Combustion characteristics of preheated and diluted methane-air mixtures

Seishiro Fukutani, Hiroyuki Oike, Nílson Kunioshi

Research output: Contribution to journalArticle

1 Citation (Scopus)

Abstract

Preheating air to high temperatures and dilution of fuel-air mixtures with combustion gases are thought to support high performance combustion, or, in other words, large fuel fluxes and, simultaneously, low emission levels of NO. These combustion characteristics are known to result from complicated interactions between temperature and composition effects, but the mechanisms leading to these characteristics have not yet been elucidated. In this work, combustion of preheated mixtures of methane+air+combustion gases was simulated using a one-dimensional model. In order to analyze separately the temperature and the composition effects, four different values of adiabatic flame temperature Ta were chosen a priori; then, the preheating temperature was determined as for satisfying Ta for fixed amounts of combustion gases added to the fuel-air mixture. The above cited combustion characterisics could be basically reproduced with the premixed flame model used in this study. Whatever added to the fuel-air mixture, preheating to about 1800 K was seen to be necessary for allowing the mixture to ignite spontaneously and burn efficiently with large burning velocities; at such high preheating temperature combustion, the burning velocity, and then the fuel flux were found to be very large and the NO concentration much lower than that obtained when methane burns with room temperature air.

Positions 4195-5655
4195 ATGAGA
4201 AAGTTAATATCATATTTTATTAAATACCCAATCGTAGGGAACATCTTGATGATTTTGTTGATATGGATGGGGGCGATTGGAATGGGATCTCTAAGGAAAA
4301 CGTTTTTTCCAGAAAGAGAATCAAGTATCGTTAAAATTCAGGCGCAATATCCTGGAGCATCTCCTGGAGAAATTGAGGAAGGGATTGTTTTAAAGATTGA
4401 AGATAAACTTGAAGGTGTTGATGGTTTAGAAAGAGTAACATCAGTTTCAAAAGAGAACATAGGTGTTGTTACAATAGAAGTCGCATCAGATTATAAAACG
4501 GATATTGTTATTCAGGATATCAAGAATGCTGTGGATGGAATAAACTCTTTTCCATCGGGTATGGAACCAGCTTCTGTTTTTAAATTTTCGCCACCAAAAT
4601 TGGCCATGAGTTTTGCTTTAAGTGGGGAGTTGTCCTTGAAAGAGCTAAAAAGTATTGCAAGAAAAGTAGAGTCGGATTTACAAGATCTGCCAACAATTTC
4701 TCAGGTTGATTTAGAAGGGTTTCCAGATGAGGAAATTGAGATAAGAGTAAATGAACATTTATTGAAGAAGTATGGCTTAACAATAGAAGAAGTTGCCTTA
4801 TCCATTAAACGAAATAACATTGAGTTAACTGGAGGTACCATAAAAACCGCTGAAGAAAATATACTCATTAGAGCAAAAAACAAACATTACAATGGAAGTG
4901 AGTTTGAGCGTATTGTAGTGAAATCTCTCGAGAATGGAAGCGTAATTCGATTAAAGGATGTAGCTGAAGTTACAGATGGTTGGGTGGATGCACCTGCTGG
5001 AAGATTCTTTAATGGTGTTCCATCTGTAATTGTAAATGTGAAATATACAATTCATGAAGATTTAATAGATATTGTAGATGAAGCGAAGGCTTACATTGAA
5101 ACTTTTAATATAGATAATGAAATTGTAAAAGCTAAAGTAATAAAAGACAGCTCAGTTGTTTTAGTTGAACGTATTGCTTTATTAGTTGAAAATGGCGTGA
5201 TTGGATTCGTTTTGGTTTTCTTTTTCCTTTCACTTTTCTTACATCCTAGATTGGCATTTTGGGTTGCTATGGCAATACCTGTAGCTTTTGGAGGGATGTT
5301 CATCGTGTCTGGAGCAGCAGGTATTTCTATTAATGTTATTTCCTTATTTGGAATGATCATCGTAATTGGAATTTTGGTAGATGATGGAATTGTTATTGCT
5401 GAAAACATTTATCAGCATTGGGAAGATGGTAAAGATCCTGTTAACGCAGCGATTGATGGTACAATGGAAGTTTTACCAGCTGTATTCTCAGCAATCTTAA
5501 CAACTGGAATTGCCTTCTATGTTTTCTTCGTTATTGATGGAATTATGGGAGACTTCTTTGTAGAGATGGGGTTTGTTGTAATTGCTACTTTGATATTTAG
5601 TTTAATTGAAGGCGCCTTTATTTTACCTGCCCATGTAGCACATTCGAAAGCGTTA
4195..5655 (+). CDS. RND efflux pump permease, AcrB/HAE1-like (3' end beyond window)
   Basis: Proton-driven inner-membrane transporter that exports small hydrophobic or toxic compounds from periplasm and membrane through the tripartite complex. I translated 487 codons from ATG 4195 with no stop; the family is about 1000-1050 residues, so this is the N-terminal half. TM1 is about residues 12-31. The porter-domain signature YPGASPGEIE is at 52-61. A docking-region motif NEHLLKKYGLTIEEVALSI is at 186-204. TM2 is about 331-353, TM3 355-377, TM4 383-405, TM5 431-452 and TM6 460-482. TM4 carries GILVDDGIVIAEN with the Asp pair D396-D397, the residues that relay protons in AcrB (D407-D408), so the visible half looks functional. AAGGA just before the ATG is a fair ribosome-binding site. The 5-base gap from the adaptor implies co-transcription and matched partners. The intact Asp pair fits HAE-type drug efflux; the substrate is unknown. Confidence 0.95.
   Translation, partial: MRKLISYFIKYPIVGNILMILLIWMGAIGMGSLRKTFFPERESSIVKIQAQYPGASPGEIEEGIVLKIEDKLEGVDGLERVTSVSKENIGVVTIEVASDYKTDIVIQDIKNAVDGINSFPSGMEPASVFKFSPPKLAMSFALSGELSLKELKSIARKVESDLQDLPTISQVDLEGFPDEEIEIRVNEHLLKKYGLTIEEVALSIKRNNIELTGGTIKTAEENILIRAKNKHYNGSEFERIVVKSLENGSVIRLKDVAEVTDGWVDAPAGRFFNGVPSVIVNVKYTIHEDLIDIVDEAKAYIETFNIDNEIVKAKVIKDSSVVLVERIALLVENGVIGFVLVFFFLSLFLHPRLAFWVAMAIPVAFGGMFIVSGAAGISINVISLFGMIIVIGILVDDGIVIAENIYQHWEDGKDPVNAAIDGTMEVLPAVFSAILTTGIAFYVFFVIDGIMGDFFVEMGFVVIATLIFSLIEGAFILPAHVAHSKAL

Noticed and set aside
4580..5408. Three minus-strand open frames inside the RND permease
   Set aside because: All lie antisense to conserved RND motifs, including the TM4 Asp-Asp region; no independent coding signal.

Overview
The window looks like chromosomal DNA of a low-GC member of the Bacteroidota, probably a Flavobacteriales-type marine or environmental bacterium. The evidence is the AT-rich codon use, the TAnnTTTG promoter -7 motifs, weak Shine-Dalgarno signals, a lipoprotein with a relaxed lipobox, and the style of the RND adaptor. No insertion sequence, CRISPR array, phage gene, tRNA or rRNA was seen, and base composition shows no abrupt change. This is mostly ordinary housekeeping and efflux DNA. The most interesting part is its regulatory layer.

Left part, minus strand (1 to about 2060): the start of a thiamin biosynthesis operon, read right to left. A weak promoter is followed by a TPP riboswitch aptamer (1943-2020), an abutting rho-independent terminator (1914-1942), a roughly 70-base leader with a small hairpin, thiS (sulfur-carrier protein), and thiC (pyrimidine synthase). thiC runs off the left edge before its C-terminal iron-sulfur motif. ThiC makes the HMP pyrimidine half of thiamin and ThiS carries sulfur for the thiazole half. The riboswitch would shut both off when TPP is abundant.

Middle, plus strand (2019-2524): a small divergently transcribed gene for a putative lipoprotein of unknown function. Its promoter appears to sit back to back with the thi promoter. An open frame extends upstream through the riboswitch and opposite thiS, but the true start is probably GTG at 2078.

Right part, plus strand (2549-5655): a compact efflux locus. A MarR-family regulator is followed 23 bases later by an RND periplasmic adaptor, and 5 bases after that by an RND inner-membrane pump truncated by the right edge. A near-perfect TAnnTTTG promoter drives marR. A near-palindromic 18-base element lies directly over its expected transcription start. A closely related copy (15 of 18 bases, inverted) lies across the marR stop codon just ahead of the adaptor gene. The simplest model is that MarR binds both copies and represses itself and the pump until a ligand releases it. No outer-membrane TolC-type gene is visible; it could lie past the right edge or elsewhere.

Original languageEnglish
Pages (from-to)568-573
Number of pages6
JournalNihon Kikai Gakkai Ronbunshu, B Hen/Transactions of the Japan Society of Mechanical Engineers, Part B
Volume64
Issue number618
DOIs
Publication statusPublished - 1998 Feb

Keywords

  • Burning velocity
  • Chemical reaction
  • Fuel flux
  • NO emission
  • Numerical analysis
  • Preheated and diluted mixture
  • Premixed combustion

ASJC Scopus subject areas

  • Condensed Matter Physics
  • Mechanical Engineering

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